Our choice at Christmas

By Bernadette Meaden
December 24, 2016

The world of contemporary art is, to be honest, not one I usually take an interest in, but something happened this year which caught my attention. Sculptor Helen Marten won not one but two prestigious prizes, and her reaction was both admirable and encouraging.

Winning the first ever Hepworth Prize in November, Marten said  she would share the £30,000 award with her fellow nominees.  Explaining her decision she said, "The context of the world's political landscape is changing so drastically…Amidst that, the art world has a responsibility to uphold an umbrella of egalitarianism and democracy and openness."

In December, Marten went on to win the Turner Prize, and again declared she would share the prize money with her fellow finalists, saying, “Our global outlook is becoming ever more precarious from the stripping of arts and creative writing programmes in schools syllabuses to the ever prominence of alt-right groups gaining a very visible and frightening political platform for a xenophobic, homophobic and racist outlook on the world,". "I think as artists today and as people in this environment, we are deeply, deeply privileged to be sitting here, with a community whose lifeblood is a sort of diversity and exuberance,"

I found this rejection of the selfish, competitive, winner takes all philosophy that our whole society and global economy is now based on quite heartening. Of course it is much easier to make such a gesture if one has plenty, and the art world is pretty far removed from most people’s lives, but how much better would the world be if we could reject the language and philosophy of pervasive competition that currently dominates the world?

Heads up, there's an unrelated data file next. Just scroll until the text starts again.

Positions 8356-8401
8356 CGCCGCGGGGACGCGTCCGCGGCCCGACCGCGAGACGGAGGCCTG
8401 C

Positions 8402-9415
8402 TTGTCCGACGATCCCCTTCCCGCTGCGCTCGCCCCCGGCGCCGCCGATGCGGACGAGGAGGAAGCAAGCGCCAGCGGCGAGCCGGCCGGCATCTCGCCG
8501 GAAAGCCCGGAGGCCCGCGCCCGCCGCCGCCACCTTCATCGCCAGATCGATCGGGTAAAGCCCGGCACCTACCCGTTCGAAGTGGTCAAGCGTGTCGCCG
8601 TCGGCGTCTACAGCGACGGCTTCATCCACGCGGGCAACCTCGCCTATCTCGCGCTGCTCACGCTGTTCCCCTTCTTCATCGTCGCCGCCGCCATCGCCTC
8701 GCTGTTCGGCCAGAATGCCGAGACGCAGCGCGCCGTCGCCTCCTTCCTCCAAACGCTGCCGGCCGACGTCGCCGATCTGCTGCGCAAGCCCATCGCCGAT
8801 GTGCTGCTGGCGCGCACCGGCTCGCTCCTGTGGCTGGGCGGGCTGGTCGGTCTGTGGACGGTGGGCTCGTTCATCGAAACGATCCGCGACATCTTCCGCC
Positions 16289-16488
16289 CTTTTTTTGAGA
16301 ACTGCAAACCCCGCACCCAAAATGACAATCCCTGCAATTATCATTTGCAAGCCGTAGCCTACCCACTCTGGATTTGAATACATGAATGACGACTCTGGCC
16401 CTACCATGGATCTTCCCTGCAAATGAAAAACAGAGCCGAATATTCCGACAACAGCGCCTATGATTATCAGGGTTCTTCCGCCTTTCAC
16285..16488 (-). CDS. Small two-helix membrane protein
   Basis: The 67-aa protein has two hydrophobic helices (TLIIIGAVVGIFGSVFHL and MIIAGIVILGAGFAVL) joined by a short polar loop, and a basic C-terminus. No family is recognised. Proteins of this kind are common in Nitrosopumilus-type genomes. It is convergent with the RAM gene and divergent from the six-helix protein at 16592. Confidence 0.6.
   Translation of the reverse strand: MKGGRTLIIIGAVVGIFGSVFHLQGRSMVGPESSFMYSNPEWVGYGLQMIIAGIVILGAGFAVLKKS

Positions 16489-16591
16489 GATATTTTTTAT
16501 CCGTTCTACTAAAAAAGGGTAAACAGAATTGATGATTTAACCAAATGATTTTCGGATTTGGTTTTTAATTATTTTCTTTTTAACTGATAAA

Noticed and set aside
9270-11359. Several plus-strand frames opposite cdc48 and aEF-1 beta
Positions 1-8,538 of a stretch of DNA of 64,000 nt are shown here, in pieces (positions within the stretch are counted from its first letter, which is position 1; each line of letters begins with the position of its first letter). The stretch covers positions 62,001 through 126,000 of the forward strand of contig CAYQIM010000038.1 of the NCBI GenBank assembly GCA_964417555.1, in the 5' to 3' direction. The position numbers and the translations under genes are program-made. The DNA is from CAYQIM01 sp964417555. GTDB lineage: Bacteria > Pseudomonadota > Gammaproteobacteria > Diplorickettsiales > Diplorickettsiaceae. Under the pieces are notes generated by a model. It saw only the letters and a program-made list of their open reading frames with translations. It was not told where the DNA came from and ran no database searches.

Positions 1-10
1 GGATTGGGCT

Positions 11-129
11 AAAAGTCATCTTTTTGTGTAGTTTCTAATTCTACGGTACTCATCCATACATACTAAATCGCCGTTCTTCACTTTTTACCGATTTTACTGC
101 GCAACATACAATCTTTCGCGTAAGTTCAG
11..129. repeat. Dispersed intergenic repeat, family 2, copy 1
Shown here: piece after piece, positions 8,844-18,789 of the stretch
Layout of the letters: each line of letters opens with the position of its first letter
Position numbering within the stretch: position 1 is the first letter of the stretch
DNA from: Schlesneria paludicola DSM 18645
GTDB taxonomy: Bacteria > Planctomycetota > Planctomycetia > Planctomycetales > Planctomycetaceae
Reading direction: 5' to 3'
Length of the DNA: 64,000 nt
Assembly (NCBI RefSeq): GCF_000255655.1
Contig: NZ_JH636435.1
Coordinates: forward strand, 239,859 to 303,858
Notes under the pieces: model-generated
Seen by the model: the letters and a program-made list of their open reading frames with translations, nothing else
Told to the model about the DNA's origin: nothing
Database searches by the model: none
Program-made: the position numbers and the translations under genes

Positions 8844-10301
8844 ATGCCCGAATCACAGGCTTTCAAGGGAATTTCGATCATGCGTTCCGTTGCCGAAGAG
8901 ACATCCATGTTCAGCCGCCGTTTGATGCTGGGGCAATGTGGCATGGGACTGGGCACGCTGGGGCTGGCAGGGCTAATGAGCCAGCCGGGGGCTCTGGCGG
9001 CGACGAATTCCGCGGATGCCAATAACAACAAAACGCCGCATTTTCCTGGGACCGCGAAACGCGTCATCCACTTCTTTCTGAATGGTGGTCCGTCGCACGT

Several years ago, I heard a little parable which seems to sum up the past years perfectly. A banker, a worker and a migrant were sitting at a table. There were twelve biscuits on the table. The banker took eleven biscuits and said to the worker, “watch out, that migrant will take your biscuit.” This seems to sum up the artificial, deliberately created scarcity of austerity, the false belief that we can’t afford to give everybody a biscuit, which compels the most powerless people to compete with each other, and at times resent each other, which has characterised the years since the banking crisis.

We urgently need to reject this imposition, to choose a culture of co-operation and sharing before it is too late. A modern Christmas offers us stark examples of both approaches. Tempers fray in homes, shops and car parks as we frantically try to achieve the materialistic Christmas the television advertisements tell us we should have. But in the foodbanks and the homeless shelters we find the true spirit of Christmas, as people look to give not only material goods but their time, their concern, and their compassion. 

With Donald Trump about to enter the White House and a rather ugly brand of politics taking root in the UK, it feels as if we are at a crucial point. We can passively accept the division, deceit and mean-spiritedness purveyed by populist politicians and even our own government, or we can reject it and demand a politics of compassion, co-operation and respect for all.

We need the courage to boldly speak truth to power, to get angry about our own government creating poverty and then blaming people living in that poverty.  And we must fiercely resist all attempts to demonise or scapegoat any group of people, of whatever nationality, race, religion, or economic status. As Martin Luther King said, "The ultimate measure of a man is not where he stands in moments of comfort and convenience, but where he stands at times of challenge and controversy."

© Bernadette Meaden has written about political, religious and social issues for some years, and is strongly influenced by Christian Socialism, liberation theology and the Catholic Worker movement. She is an Ekklesia associate and regular contributor. You can follow her on Twitter: @BernaMeaden




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